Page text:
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FLINT, Mich. — A judge on Monday ordered Michigan’s state health director to stand trial on involuntary manslaughter charges in the deaths of two men linked to an outbreak of Legionnaires’ disease in the Flint area. Nick Lyon isto the public about the outbreak. Judge David Goggins said deaths likely could have been prevented if the outbreak had been publicly known.
Some experts have blamed Legionnaires’ on the scandal over Flint’s water, which wasn’t properly treated when it was drawn from the Flint River in 2014 and 2015. Goggins found there’s probable cause for a trial. The legal standard isn’t as high as beyond a reasonable doubt.
The state says at least 90 cases of Legionnaires’ occurred in Genesee County, including 12 deaths. Lyon denies wrongdoing. His lawyers say sending the case to trial will “dangerously chill” public employees.
The Legionnaires’ investigation is part of a larger probe into how Flint’s water system became poisoned when the city used Flint River water for 18 months. The water wasn’t treated to reduce corrosion. As a result, lead leached from old pipes.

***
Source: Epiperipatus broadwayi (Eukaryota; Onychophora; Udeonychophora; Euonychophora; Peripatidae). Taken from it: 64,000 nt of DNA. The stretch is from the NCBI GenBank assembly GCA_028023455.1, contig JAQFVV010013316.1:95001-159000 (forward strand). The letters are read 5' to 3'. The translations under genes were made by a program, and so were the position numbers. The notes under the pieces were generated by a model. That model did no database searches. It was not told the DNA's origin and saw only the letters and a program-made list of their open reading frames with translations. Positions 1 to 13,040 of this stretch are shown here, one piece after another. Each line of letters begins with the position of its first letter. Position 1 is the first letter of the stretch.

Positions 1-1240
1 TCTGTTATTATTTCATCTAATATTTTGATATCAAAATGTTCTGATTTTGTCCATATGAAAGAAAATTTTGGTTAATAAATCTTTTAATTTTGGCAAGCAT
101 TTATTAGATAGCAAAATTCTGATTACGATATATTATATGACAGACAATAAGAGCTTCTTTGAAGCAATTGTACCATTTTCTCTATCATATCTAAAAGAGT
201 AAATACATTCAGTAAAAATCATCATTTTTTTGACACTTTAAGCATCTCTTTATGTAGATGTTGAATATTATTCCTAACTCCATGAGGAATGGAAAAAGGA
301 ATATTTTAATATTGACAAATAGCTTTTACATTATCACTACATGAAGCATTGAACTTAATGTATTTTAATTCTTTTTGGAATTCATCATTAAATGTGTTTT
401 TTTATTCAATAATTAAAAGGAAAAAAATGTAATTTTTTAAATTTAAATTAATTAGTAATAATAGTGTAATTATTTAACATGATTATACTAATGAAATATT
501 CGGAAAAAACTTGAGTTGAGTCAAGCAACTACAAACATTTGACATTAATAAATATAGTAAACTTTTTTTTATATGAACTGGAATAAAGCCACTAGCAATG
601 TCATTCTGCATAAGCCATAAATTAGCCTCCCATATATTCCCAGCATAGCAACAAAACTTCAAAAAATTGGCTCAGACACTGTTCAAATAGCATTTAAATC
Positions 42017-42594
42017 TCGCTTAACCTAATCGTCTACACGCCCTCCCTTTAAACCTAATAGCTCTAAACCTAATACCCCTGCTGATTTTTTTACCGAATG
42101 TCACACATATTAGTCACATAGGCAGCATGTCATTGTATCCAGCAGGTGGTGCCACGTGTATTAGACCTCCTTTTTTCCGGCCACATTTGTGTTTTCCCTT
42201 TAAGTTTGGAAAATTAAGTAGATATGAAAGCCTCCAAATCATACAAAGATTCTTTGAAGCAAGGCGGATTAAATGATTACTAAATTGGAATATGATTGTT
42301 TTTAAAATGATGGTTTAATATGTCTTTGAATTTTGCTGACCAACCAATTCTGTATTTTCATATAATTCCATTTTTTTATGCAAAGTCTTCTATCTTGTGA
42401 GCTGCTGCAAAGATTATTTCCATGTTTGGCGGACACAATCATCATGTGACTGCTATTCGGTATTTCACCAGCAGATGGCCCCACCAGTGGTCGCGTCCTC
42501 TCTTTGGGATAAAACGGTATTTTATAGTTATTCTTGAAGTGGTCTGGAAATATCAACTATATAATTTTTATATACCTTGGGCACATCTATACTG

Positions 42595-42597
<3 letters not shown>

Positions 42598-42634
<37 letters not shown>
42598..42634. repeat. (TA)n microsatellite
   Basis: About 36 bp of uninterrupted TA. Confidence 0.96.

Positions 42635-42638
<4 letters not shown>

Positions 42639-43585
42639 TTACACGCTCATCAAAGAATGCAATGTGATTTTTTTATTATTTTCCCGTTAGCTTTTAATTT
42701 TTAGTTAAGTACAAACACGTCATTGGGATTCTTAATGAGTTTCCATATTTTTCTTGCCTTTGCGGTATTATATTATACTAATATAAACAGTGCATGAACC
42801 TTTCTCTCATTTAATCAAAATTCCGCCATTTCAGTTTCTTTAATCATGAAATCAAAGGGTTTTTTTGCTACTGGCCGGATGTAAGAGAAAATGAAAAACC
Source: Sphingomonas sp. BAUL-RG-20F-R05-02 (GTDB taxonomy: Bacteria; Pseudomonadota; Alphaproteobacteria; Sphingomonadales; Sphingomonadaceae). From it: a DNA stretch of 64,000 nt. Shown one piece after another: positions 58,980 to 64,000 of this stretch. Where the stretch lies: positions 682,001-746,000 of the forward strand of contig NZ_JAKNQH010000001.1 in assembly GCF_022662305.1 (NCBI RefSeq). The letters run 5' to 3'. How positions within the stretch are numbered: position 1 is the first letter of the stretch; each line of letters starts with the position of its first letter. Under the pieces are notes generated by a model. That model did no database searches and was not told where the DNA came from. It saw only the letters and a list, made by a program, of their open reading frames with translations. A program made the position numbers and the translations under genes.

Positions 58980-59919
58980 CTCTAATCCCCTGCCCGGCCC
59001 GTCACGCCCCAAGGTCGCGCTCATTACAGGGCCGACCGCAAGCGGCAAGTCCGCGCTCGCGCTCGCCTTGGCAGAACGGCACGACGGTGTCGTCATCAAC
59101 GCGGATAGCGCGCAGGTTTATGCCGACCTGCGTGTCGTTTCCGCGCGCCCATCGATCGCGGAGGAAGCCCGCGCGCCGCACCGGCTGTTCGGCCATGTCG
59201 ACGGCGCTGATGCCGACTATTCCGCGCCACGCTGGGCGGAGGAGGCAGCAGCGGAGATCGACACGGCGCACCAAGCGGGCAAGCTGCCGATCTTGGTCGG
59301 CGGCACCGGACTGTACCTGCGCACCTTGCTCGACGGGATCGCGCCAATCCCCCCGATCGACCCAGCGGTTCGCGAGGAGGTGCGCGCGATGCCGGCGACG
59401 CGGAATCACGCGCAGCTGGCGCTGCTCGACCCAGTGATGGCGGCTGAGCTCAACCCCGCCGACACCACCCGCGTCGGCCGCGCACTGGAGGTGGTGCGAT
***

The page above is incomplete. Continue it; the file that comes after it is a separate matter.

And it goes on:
Lyon, director of the Health and Human Services Department, is the highest-ranking Michigan official charged in an investigation led by the attorney general’s office. An additional 14 current or former state and local officials have been charged with crimes, either related to Legionnaires’ or lead in the water. Four agreed to misdemeanor plea deals; the other cases are moving slowly.
Legionella bacteria can emerge through misting and cooling systems, triggering a severe form of pneumonia, especially in people with weakened immune systems. The state says there were 90 cases reported to Genesee County Health Department in 2014-15, including 12 deaths. More than half of the people had a common thread: They spent time at McLaren Hospital, which was on the Flint water system.
In August of 2016, Troy Kidd’s mother Debbie died of Legionnaires’ disease. “Did she die because someone didn’t want to say, ‘Hey, the water might be bad?’ That’s my questions,” Kidd.
The outbreak was announced by Gov. Rick Snyder and Lyon in January 2016, although Lyon concedes that he knew that cases were being reported a year earlier. “He had the chance to save lives,” special prosecutor Todd Flood told the court at a July 25 hearing.
But Lyon’s attorneys have questioned the causes of death of two people cited by Flood. They also say there was much speculation about the cause and not enough solid information to share with the public.
“It is not enough for the prosecutor to wave his hands in the air and cry bad things happened to the people of Flint so someone must be held responsible,” Lyon’s lawyers said in a court filing.